Basal Cell Carcinoma
You are likely looking at our website because you have been diagnosed as having a basal cell carcinoma, or concerned that you may have one. You certainly are not alone with estimates that there are over 2 million cases of basal cell carcinoma being diagnosed in the United States every year. Not only is basal cell carcinoma the most common form of skin cancer, but it is the most common cancer in general. Basal cell carcinoma does not spread to the rest of the body, nor does basal cell carcinoma turn into melanoma. However, basal cell carcinoma will invade and destroy local tissue if not adequately treated.
Patients will often remark that their basal cell carcinoma has not caused pain, itching, has never bled or at most infrequently bled or scabbed. In fact basal cell carcinomas are generally asymptomatic. Bleeding and scabbing are generally a later sign, and often due to accidental trauma from toweling, shaving, or other minor physical disturbance to the area.
Basal cell carcinoma is caused by a lifetime of sun exposure and damage. Patients often comment that they have not been out in the sun for years. It has been said the average American adult receives 80% of their lifetime sun exposure before age 21.
Ultimately, the goals of treatment of basal cell carcinoma are to successfully remove the cancer and provide the best reconstructive results possible depending on the situation. We would be glad to talk to you in consultation regarding your particular situation. Helpful informational websites include: www.skincancer.org, and www.mayoclinic.org.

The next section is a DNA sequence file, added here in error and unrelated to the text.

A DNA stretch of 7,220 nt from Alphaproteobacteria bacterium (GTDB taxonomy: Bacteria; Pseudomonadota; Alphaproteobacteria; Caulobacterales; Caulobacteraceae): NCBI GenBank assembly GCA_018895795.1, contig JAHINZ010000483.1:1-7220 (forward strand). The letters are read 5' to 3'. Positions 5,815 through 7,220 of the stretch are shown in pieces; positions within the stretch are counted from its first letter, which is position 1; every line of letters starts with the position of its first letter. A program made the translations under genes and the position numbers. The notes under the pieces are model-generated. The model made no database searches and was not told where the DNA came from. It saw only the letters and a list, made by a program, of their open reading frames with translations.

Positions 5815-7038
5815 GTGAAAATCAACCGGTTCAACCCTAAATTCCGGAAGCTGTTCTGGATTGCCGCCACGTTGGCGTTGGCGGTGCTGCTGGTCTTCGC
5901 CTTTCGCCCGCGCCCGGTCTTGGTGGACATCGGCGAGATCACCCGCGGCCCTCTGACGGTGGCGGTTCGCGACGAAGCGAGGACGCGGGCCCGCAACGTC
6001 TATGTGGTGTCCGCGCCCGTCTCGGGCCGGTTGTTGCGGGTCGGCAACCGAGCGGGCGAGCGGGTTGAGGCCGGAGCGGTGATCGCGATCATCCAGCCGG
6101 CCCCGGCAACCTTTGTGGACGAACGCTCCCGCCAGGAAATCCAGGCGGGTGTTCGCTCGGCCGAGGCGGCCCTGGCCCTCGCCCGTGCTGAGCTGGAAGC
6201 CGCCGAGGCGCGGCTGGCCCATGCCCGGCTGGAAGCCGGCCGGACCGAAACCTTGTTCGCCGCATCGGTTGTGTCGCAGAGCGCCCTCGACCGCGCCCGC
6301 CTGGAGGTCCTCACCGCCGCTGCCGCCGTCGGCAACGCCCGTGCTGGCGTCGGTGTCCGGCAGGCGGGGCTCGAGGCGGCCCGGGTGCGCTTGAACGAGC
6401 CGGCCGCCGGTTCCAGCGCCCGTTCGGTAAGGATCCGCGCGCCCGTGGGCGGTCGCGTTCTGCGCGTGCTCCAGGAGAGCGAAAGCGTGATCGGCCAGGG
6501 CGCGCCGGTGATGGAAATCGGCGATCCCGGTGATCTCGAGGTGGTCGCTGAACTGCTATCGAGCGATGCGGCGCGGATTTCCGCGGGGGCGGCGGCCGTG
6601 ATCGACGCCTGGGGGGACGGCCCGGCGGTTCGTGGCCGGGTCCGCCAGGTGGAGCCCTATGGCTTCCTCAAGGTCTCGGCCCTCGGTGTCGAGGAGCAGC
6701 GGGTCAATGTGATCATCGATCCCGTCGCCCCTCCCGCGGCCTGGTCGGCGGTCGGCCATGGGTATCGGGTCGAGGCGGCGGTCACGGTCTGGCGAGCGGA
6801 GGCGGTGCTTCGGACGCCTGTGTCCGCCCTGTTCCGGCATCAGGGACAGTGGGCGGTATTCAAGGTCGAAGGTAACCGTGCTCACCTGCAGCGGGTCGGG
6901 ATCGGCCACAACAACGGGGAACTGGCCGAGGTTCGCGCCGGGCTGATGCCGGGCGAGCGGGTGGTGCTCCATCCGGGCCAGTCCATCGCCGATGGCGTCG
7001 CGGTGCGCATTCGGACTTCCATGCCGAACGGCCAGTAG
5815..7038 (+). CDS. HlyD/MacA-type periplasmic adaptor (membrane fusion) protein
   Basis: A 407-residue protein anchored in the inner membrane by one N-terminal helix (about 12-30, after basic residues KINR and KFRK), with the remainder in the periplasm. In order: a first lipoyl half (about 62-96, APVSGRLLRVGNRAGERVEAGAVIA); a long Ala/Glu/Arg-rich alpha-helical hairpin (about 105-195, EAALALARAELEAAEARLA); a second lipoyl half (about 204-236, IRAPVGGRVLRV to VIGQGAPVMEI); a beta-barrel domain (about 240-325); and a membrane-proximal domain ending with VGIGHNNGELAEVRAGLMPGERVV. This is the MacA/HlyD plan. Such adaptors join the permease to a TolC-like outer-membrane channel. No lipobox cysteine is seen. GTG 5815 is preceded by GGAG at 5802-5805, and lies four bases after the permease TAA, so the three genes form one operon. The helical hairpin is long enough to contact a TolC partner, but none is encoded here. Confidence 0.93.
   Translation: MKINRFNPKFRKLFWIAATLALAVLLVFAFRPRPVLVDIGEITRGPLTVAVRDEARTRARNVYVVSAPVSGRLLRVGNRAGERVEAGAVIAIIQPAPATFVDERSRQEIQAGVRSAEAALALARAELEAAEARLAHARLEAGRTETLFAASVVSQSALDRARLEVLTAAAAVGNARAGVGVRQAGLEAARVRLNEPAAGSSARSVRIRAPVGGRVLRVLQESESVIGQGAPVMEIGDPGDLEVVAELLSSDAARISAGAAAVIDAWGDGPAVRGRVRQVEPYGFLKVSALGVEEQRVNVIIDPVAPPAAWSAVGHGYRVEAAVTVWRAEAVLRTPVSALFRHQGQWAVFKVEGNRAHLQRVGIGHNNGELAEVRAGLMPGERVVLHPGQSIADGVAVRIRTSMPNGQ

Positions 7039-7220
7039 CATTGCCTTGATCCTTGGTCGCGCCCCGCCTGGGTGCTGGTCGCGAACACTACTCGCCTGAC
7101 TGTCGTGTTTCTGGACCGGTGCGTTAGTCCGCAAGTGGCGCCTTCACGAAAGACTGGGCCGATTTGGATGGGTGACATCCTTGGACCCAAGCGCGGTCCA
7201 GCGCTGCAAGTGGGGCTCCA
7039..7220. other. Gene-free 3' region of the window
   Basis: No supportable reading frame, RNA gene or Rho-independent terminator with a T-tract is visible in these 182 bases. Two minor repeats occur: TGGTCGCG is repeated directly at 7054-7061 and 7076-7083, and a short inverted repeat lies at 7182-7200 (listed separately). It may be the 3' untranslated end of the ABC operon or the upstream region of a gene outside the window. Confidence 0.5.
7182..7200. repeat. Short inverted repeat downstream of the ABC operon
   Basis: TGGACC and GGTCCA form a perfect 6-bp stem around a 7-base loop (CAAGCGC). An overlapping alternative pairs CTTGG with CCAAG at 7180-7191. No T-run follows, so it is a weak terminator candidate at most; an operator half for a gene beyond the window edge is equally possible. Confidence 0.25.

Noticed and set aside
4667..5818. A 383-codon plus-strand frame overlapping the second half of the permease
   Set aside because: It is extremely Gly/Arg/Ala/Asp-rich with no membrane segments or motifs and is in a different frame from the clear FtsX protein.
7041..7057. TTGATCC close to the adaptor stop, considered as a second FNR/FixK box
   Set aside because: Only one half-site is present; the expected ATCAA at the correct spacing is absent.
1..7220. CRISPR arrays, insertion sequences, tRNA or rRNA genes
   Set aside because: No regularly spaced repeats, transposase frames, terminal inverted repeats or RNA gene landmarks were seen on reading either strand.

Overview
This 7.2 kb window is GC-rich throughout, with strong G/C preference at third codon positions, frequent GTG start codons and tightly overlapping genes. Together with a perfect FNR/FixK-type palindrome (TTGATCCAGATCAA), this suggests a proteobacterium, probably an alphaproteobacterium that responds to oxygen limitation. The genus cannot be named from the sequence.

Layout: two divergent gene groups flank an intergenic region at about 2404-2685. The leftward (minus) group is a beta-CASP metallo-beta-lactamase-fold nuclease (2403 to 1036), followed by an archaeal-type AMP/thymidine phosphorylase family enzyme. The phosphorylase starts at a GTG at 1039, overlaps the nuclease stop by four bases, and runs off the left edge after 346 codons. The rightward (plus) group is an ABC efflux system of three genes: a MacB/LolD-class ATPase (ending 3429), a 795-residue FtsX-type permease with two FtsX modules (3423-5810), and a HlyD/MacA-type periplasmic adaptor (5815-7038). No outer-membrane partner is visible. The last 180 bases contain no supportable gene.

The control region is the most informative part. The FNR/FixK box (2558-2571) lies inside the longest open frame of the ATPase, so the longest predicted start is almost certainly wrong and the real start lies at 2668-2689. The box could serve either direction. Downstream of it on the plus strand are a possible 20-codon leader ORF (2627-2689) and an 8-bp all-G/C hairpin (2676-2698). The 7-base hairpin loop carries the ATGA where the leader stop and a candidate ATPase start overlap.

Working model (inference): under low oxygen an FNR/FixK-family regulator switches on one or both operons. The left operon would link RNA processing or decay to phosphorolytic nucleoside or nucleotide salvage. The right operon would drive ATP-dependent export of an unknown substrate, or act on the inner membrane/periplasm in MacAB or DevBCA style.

Squamous cell Carcinoma
Squamous cell carcinoma is the second most common form of skin cancer. The vast majority of these are related to sun damage from a life time. Generally this sun damage is accumulated from childhood and earlier years of adult life. Squamous cell carcinoma of the skin has a very wide spectrum of presentation and severity. Squamous cell carcinoma can vary widely in their history and clinical appearance.
Squamous cell carcinoma usually arises from precancerous lesion called actinic keratosis. Most squamous cell carcinomas are slow growing and easily treated. Unfortunately there are a few squamous cell carcinomas that can be fast growing, extensive, and have the tendency to spread or even travel in nerves. These more “aggressive” squamous cell carcinomas and can more often occur in immunosuppressed patients such as organ transplant patients. MOHs surgery is the most appropriate treatment for most of these cases. Sometimes additional treatment such as post-operative radiation maybe recommended. During your consultation we will evaluate your individual situation, and give you our impressions and recommendations specific to your individual case.
Melanoma is a cancer of pigment cells. It generally presents as a pigmented (darker than skin color) lesion; which has recently appeared, or recently changed in color, border, and or size. Often these are fortuitously noted by the patient’s physician on a routine examination or by the patient’s family and friends.
The treatment and prognosis for melanoma is largely based on the depth of the lesion found on biopsy and some other findings such as the presence or absence of ulceration, lymphovascular invasion, and perineural involvement. Surgery is the primary treatment for most melanomas. There is an elaborate staging system that is used to classify melanoma (www.skincancer.org ). The width of excision is based on this staging system. Sometimes if the melanoma is thicker (generally > than 1.0mm) a sentinel node biopsy may be recommended in addition to wide removal of the melanoma. During your consultation, we will discuss our findings, impression, therapeutic recommendations and reconstructive options.